Honest John’s Motoring Agony Column 22-09-2018 Part 2

Published 21 September 2018

Click back to Honest John’s Motoring Agonies 22-09-2018 Part 1

Big berther

I am looking to buy a new or relatively new motorhome. From what I see, they are usually built on a FIAT Ducato, Peugeot Boxer or Ford Transit diesel engine chassis. Is there much difference in the drivability, reliability and maintenance of these? I believe the Ford and Peugeot have AdBlue and the FIAT has a different system but not sure of which is the best option. Most of those that I like and meet my criteria berth and size-wise appear to be on the FIAT chassis so my choice may be limited. I don't like the FIAT versions of automatic. Also, are there any gremlins in either of these makes that I should perhaps be aware of?

AS, via email

FIAT, Peugeot and Citroen vans are build in the joint ventue ‘Società Europea Veicoli Leggeri’ factory in Italy and are structurally identical, though there may be some differences in engines and transmissions. The big decider is whether to buy one built within the structure of a van, or one coach-built on the floorpan of the van that gives more room inside but makes the rig wider and more cumbersome. We don't have the specific knowledge to advise you but dedicated websites do. Best to Google <Motorhome Motorcaravan Monthly>. Remember, a motorhome build into or onto a van structure is built on a commercial vehicle designed to do 200,000 miles in 4 years then be sold off to a builder. So even though a motorhome can cost £100,000, the van it's based on is just a £20k - £30k commercial, built to do a lot of miles in a short time. While you can now get a VW California camper with a petrol engine, bigger motorhomes remain diesel.

Volvo XC40 White F34 On Ridge

XCdingly good? 

I would appreciate your advice to help us to decide which SUV to purchase: the Jaguar E-Pace or Volvo XC40? Should we be swayed by the ‘What Car’ car of the year award?

KH, via email

The XC40 was European Car of the Year before it was What Car Car of the Year, so it's a consistent winner. It’s very good, especially the T5: /road-tests/volvo/volvo-xc40-t5-2018-road-test/ We also tested the D4: /road-tests/volvo/volvo-xc40-d4-2018-road-test/ And Danny Cobbs tested the E-Pace: /road-tests/jaguar/jaguar-e-pace-2018-road-test/  Unless you go for an XC40 R-Design there is no facility for manually changing the automatic gears, but most buyers won't miss that anyway (I didn't).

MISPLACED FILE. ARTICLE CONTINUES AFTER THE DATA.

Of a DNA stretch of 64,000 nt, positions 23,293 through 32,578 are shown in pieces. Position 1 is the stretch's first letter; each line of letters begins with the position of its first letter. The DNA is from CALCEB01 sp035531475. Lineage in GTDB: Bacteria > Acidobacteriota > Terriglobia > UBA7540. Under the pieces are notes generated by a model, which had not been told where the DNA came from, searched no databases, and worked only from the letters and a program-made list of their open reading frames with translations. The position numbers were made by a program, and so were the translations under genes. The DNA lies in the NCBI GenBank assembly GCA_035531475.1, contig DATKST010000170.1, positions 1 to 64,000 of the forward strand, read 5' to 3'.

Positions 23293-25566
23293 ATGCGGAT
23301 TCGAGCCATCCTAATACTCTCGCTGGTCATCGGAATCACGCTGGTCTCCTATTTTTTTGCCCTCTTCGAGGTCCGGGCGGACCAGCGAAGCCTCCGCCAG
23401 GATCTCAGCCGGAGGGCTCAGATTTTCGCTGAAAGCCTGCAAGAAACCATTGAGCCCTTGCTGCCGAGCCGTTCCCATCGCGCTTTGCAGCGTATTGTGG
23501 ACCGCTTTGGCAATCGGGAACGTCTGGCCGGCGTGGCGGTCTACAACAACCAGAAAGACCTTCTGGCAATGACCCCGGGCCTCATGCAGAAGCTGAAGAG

Not who you know…

My wife’s hairdresser had major problems with the car she bought from a Ford dealership in St. Albans. I wrote a letter of complaint for her and sent it to Ford UK, marked “for the attention of the Managing Director”. They responded saying they leave all dealerships to resolve any issues themselves and were not interested in the complaint. Why does a manufacturer like Ford show no interest in the conduct of its dealerships? Do all car manufacturers leave their dealerships to operate as they wish and show no concern as to how they conduct themselves? An opinion from you would be welcome.

ES, via email 

Not an opinion. That’s the law. If the manufacturer does not actually own the dealership (for example, Trust Ford), they are stand-alone franchises. In UK law, the ‘supplier’ is liable, not the manufacturer, and the ‘supplier’ is the dealership. See: /faq/consumer-rights/

Skoda Octavia 2017 Silver -rimmed Dials 

Speed reading

The dashboard lighting on our 2018 Skoda Octavia is bright in good light but fades away to nothing as the ambient light decreases. Consequently, in poor light, speed is not visible. Only the pointers are lit. Turning on the sidelights does not cure the problem. Can the controlling sensor be disconnected?  Thanks for your advice

TD, via email

I guess you must be suffering the curse of the invisible silver-grey dials. Skoda brought these in for some models with the 2017 facelift and they are present on the Kodiaq. Make it almost impossible to read your speed at a glance unless you call up the central digital speed reading. I think it's a design fault with the cars, not something a dealer can fix, but definitely worth asking the dealer. I actually talked about it here: /road-tests/skoda/skoda-octavia-2017-range-road-test/


Chip off the old block

I have done some work with so called ‘Smart Keys’. I found with my Jaguar XF, after trying a steel glasses case, that a steel cover does not work, but curiously aluminium does. I ended up, wrapping my not so smart key in aluminium foil. To my delight, I could not then access my car, until I removed the foil. I ended up using a section of aluminium tube Pressed oval to suit the key, then flattened together at one end and, providing the open end of the tube extends beyond the key by about 70/80mm, the shield still works fine, otherwise, I would have constructed a lid. Crucially, the spare key must also be protected; for this I simply wrap it in kitchen foil, as first experimented with.

MG, Burton-on-Trent

Very well researched. Thank you for your efforts and findings.

Jaguar XJL 2011 Side Black 

Cost of love